I bought and read The Poisonwood Bible voraciously when it was first published in Blog.doc paperback in 1999, because I’m a big fan and am always impatient for her next book. I reread it before my trip to Mali in 2007, to get me in the mood for Africa. (OK, so Mali is in West Africa and The Congo is in Central Africa, but there are commonalities: we’d be travelling by pinasse on the Niger River, the women wear similar combinations of brightly coloured cottons as body and head wraps, carry their babies on their backs, sell similar goods in the markets, etc. Both countries struggle with poverty and instability.) More recently, I read it for the third time just prior to seeing Barbara Kingsolver discussing the book with John Mullan, and I now have my copy signed! It’s not an enjoyable reread but I valued and savoured it more.

And for those who write themselves there is another purpose for rereading. I was intrigued by Marigold’s comments about The Accidental Tourist. She saw somewhere that it’s the perfect structure for a novel: ‘I started reading it with an eye on the structure and just ended up enjoying the minutiae’. Caroline’s research for her blog inspires her to reread. Her recent posts include: What Katy Did, Brighton Rock, A Passage to India and Love, Again. Another writer, Sapphire, says she studies high quality novels in great detail, reexamining each paragraph and sentence to appreciate good construction.

177 I capturedLoving the style, or the lifestyle depicted in particular books came up. Scarlet said she had reread Perfume by Patrick Susskind and Memoirs of a Geisha. She likes both because they’re visceral and experiential and she becomes completely immersed. And Jade said she had reread I Capture the Castle by Dodie Smith as she loved the lifestyle portrayed.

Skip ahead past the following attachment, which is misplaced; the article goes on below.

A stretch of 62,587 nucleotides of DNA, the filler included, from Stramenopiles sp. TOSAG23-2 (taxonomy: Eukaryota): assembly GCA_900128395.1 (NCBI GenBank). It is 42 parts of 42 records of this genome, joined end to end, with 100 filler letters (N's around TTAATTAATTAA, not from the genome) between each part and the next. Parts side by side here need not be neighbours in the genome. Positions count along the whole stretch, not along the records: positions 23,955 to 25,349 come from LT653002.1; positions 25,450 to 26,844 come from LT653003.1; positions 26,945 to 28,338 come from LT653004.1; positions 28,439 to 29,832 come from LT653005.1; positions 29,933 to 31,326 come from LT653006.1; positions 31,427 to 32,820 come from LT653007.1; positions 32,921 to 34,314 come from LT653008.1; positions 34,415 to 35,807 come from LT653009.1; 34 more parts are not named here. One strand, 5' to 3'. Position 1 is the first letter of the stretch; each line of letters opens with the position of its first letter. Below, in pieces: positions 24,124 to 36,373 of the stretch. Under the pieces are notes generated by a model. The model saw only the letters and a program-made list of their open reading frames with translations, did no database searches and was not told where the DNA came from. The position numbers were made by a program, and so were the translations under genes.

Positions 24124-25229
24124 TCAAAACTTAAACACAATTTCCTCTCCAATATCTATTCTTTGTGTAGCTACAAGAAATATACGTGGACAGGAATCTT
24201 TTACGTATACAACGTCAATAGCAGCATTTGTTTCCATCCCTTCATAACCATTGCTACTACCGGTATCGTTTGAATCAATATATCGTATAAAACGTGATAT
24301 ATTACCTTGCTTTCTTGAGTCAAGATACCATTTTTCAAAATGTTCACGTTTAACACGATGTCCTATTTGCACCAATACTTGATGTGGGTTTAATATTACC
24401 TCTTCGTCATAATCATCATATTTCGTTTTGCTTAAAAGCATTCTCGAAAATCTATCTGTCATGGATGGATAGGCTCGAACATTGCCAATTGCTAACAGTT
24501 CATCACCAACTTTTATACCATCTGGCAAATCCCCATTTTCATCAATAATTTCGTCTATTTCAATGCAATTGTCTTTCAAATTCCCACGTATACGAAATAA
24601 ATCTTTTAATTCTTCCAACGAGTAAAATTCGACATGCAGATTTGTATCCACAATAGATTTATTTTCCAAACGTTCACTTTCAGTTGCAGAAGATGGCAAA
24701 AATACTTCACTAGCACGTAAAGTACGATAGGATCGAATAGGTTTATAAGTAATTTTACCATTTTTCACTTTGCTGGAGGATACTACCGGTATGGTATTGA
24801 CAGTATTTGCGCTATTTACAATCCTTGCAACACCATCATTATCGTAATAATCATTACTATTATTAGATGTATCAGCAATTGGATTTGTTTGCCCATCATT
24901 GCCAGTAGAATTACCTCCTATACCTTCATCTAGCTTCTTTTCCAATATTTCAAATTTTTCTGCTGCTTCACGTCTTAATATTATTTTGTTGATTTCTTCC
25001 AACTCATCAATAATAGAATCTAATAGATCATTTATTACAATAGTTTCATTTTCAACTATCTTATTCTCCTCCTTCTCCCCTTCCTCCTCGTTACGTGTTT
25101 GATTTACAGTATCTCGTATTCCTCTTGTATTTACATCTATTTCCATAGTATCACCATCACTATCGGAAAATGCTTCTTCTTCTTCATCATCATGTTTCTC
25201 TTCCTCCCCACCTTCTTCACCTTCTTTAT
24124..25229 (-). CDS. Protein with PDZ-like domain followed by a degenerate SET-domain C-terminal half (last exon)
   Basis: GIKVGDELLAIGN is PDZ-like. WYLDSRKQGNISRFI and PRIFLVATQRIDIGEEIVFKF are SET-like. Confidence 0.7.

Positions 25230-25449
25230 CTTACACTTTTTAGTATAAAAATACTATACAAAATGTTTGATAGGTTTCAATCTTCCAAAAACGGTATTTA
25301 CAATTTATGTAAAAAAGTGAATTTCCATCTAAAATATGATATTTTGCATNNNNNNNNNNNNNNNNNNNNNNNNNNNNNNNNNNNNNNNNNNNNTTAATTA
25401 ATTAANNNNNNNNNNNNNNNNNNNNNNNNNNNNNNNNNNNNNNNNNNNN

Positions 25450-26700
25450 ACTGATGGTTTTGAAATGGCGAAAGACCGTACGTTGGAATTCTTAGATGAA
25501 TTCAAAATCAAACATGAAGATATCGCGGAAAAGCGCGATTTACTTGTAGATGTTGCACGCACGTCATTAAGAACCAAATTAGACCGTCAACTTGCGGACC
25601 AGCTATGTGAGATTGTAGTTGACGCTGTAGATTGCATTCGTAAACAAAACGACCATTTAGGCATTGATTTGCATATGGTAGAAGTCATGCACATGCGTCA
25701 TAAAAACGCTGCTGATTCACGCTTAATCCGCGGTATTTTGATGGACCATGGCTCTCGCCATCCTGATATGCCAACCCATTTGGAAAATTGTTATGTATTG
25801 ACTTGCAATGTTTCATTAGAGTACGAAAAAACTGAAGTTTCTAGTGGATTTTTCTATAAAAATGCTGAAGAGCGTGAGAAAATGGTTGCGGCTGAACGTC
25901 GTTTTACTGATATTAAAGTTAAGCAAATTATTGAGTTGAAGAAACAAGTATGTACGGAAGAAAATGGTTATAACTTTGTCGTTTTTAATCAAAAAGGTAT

If you belong to a book club you might reread novels to prepare for the discussion as Caroline, Blanche and Magenta do. Caroline has recently reread The Awakening by Kate Chopin because someone mentioned it in a book group and so she wanted to look closely at that again. She returns to a book in order to read more carefully rather than relying on memory. She reads so much and so quickly that she doesn’t keep the story in her head for long. Blanche enjoys being a member of a book club to get her rereading. She still sees novels as a holiday luxury, despite retirement, filling her life with ‘doing’ things. Recognise that pattern? I do.

And, of course, new technology has an influence. Magenta says she now mainly reads on a Kindle and has a tendency to read quickly, almost skimming the book:

I don’t take it in fully on the first reading, so I often read a second time and then get a lot more out of it. I do that particularly with books that we are going to discuss in our book group. So that is a very pragmatic use of rereading that is done immediately rather than after a long gap.

Comfort reading – ah yes! Carmine said: ‘Another reason is to be taken to a place I know is OK and comfortable, when I don’t want to be challenged, like reading Alexander McCall’s books when I want something interesting but light’. And ‘for therapy’ Caroline reads Pride and Prejudice and Catch-22.

Last was rereading by mistake – starting a novel and then remembering it had been read before.

So, do you ever reread books?

  • to be intellectually stimulated – to gain new perspectives or insights or shape your thinking
  • for emotional reasons – to immerse yourself in the warmth of the familiar, the joy of meeting old friends or the feeling a character, style or place can inspire
  • to develop your own creative skills – to study the beauty of the language, structure and plot for ideas for your own writing …
  • … or do you think rereading is a complete waste of time. Do let us know.

 

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Jerwood Fiction Uncovered Prize 2015